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Difference Between Ith & Iu

04/09/2017 5:34 AM

Dear all

Can you help me to know the difference between Ith & Iu rating in MCCB?

we have an MCCB with Iu = 125 Amps and Ith = 32 amps max

I know,Ith is the thermal current of circuit breaker in this value the circuit breaker

will trip.but what about Iu,in the other word what will happen when current value

reaches to 125A

thanks

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#1

Re: differaence between Ith & Iu

04/09/2017 7:28 AM

The circuit breaker has two trip modes, one thermal and one magnetic. It responds slowly to marginal overcurrents and quickly to significant overcurrents.

"Thermal magnetic circuit breakers[edit]

Shihlin Electric MCCB with SHT

Thermal magnetic circuit breakers, which are the type found in most distribution boards, incorporate both techniques with the electromagnet responding instantaneously to large surges in current (short circuits) and the bimetallic strip responding to less extreme but longer-term over-current conditions. The thermal portion of the circuit breaker provides a time response feature, that trips the circuit breaker sooner for larger overcurrents but allows smaller overloads to persist for a longer time. This allows short current spikes such as are produced when a motor or other non-resistive load is switched on. With very large over-currents during a short-circuit, the magnetic element trips the circuit breaker with no intentional additional delay.[6] "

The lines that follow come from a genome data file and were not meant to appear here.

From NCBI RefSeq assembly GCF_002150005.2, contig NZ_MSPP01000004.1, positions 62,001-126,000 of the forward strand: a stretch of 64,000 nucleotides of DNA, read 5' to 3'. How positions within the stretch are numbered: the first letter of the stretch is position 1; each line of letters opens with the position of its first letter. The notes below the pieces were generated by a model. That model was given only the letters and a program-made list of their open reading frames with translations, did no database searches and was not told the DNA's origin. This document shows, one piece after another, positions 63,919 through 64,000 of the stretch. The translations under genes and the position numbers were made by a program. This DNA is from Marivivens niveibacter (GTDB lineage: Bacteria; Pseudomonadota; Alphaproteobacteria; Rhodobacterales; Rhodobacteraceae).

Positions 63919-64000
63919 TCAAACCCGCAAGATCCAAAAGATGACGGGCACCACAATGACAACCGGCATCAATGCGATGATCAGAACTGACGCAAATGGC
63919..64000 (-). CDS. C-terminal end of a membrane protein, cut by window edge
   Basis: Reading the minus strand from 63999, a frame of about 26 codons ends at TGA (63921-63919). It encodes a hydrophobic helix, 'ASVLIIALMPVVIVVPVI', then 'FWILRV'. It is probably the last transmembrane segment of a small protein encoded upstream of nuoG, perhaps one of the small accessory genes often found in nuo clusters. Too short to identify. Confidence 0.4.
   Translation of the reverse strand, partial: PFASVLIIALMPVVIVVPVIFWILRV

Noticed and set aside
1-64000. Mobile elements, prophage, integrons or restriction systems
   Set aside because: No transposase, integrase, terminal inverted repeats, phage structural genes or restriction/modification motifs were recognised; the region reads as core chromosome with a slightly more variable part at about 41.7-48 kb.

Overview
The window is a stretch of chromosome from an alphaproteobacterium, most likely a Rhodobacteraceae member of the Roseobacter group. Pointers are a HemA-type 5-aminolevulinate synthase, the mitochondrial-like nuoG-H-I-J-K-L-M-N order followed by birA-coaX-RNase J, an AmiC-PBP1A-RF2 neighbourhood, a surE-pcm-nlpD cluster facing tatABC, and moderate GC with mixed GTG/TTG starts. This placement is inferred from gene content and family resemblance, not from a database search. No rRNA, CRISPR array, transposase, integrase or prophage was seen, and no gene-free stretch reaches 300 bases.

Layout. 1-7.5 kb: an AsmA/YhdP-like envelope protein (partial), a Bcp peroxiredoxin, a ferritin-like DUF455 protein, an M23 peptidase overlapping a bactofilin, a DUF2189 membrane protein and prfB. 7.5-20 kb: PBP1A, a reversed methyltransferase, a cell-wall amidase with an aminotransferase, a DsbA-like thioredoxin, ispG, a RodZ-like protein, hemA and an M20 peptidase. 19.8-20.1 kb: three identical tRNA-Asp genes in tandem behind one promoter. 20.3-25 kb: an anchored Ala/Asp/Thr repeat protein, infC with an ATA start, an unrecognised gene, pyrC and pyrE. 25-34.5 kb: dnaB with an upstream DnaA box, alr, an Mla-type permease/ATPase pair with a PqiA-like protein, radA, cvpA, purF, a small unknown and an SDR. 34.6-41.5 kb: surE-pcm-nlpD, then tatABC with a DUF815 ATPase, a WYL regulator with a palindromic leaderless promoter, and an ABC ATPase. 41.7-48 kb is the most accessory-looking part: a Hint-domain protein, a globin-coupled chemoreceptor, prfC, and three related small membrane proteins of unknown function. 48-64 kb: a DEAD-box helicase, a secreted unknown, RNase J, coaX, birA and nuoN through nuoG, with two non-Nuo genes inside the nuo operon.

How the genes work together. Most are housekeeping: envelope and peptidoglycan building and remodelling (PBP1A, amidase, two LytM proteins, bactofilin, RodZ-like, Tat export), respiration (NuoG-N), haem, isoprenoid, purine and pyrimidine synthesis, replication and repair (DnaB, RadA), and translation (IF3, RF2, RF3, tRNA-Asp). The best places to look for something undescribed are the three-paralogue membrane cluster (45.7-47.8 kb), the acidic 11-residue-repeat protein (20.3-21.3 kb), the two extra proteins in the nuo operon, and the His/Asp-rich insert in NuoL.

https://en.wikipedia.org/wiki/Circuit_breaker#Thermal_magnetic_circuit_breakers

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#2

Re: differaence between Ith & Iu

04/09/2017 9:03 AM

If you meant " the difference between Ith and Icu" then Icu (kA rms) = rated ultimate short-circuit breaking capacity.

This performance expresses the maximum value of the short-circuit current that can be broken by the circuit-breaker.

That means after such an elevated current interruption case the MCCB cannot be reused unless tested for its suitability.

According to IEC 60947-2 the following definitions are available:

In=Rated current; Ith=Conventional free-air thermal current; Ithe =Conventional enclosed thermal current;Icm = Rated short-circuit making capacity

and in a short-circuit case:

Icu=Rated ultimate short-circuit breaking capacity; Ics =Rated service short-circuit breaking capacity;Icw =Rated short-time withstand current

As trip unit:

Ir=Adjustable overload setting current

Isd=Short time delay tripping setting current

Ii=Instantaneous tripping setting current

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#4
In reply to #2

Re: differaence between Ith & Iu

04/10/2017 1:40 AM

Dear sir

good day

thank you very much for your reply

I mean Iu=uninterrupted current and not "Icu"

thanks

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#6
In reply to #4

Re: differaence between Ith & Iu

04/10/2017 10:33 AM

IEC 60947-2 sais:

Rated uninterrupted current (Iu): The rated uninterrupted current of an equipment is a value of current, stated by the manufacturer, which the equipment can carry in uninterrupted duty.

In=Maximum uninterrupted current withstood at ambient temperature, given without abnormal temperature rise

Iu depends on ambient temperature and altitude.

That means In it is Iu for a constant ambient temperature[usually 40oC] and sea level.

See-for instance:

https://library.e.abb.com/public/475ef3d72a0a249dc1256cbf003cad2f/ITSCE-604050012.pdf

Section 5

For example let’s take Sace S2 R125 Circuit-breaker with thermomagnetic releases.

Iu=125 A at 40oC but 145 A at 10oC and only 101 A at 70oC [see 5/34]

Ith depend also on temperature.For circuit-breakers with thermomagnetic releases will be 0.7-1*Iu

For circuit-breakers with electronic releases Iu and Ith are almost constant.

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#3

Re: Difference Between Ith & Iu

04/09/2017 5:48 PM